Gaming in Knight Chills: “This is a game.”
For all of its many evils, Knight Chills does manage to capture some typical gaming moments in the two gaming sessions at the start of the film, however poorly lit they are. The group plays by candlelight, of course, as all true role-players do, in a basement with cobblestones painted onto the cinderblocks. Wooden shelves loaded with miniatures beckon over the GM’s shoulder. The GM even wears a special Renaissance hat in the second session. The players break down as follows:
- John – Sir Jonathan Kallio, a Knight of the Rose, High Executioner, Protector of the Golden Flame of the Ancients, who wields a Sword of Righteousness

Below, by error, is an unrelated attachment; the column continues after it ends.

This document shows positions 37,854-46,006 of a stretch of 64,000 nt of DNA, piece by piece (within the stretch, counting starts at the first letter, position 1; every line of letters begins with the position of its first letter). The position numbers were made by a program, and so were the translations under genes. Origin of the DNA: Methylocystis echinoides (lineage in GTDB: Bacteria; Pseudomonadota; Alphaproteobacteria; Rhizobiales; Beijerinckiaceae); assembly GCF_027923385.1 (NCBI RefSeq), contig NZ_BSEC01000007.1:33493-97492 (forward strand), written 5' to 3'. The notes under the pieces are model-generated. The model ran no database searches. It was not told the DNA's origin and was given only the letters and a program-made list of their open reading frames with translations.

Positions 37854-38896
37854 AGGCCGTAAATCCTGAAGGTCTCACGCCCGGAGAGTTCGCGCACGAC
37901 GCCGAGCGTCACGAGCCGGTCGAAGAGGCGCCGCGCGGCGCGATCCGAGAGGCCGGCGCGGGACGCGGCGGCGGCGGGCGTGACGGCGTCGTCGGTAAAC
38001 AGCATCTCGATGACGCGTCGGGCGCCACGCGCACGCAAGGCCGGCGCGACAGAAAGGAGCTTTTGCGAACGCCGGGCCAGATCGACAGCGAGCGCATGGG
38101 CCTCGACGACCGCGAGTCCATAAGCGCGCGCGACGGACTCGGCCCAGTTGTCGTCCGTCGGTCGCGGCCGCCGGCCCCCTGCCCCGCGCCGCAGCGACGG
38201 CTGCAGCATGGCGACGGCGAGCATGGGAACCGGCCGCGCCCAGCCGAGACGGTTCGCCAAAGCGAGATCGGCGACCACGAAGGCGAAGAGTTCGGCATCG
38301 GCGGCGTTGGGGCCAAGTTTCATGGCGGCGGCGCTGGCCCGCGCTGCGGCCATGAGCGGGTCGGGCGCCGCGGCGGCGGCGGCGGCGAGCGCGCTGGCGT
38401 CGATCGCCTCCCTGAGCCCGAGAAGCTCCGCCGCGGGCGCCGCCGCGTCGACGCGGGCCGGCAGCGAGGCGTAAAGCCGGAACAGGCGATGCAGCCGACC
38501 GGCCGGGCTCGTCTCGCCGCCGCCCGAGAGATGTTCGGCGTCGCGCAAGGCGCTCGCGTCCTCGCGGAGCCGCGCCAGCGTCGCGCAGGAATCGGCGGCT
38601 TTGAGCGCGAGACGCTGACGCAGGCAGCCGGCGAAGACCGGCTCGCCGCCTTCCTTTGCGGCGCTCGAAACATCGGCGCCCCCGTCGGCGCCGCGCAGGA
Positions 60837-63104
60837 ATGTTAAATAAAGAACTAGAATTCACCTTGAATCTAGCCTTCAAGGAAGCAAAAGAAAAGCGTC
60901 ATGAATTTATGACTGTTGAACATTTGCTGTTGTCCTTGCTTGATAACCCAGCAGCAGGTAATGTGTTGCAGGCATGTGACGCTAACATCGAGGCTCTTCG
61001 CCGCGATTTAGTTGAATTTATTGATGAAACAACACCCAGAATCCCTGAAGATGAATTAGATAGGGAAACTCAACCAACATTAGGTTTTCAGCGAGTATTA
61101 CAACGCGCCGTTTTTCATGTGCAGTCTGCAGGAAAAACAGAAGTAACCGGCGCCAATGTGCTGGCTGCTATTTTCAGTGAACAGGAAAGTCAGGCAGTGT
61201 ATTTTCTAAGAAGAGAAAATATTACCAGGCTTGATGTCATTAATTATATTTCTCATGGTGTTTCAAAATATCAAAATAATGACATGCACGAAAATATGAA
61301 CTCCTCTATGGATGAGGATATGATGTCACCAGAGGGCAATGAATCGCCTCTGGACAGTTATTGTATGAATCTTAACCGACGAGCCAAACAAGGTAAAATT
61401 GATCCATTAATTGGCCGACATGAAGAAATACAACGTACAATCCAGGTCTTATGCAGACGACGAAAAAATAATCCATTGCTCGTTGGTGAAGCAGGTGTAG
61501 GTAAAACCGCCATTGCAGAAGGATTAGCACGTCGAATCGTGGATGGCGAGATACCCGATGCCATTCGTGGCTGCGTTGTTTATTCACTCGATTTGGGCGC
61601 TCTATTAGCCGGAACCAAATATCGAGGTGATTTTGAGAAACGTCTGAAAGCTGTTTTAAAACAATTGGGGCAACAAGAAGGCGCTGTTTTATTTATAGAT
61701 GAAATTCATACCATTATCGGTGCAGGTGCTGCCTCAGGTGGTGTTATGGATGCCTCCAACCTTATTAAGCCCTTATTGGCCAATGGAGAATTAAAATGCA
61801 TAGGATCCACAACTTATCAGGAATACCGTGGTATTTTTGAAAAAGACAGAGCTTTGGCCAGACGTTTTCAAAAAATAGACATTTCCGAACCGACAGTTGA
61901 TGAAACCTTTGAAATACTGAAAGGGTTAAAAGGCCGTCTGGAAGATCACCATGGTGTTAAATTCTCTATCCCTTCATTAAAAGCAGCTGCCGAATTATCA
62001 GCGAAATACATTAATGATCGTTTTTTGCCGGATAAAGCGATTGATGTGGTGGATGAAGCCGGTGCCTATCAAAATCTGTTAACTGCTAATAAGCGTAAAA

- Zac – Morgan who wields a sword (and has the least amount of roleplaying time on screen)
- Brooke – The enchantress Jahandra who uses “Dagger of Fire” and “Angelic Blast” spell abilities
- Nancy – The ranger Shanara who uses enchanted arrows
- Hanee – Teek, who has a Brooch of Illusion which grants invisibility. He also has a Crystal of Penetration.
- Russell – Aristo the bard, who curiously wields a battle axe (unless he is referring to his guitar as his axe)
- Laura – Catherine, a priestess, who stands ready with her herbs and magic, serving her “Ultimate God”
The players encounter goblins in the first session before confronting an ice demon with an “icy scourge” on a mountainside. Jack the GM (or Lord of Lore in the film’s fictional RPG) narrates with passion, but the real conflict at the table happens between players John and Hanee, whose characters come to blows after Hanee has Teek attempt to spook Sir Kallio’s horse. The action spills over into real life, despite warnings that “This is a game.” Hanee fumes outside the GM’s house, “I’m going to choke the piss out of that little geek.”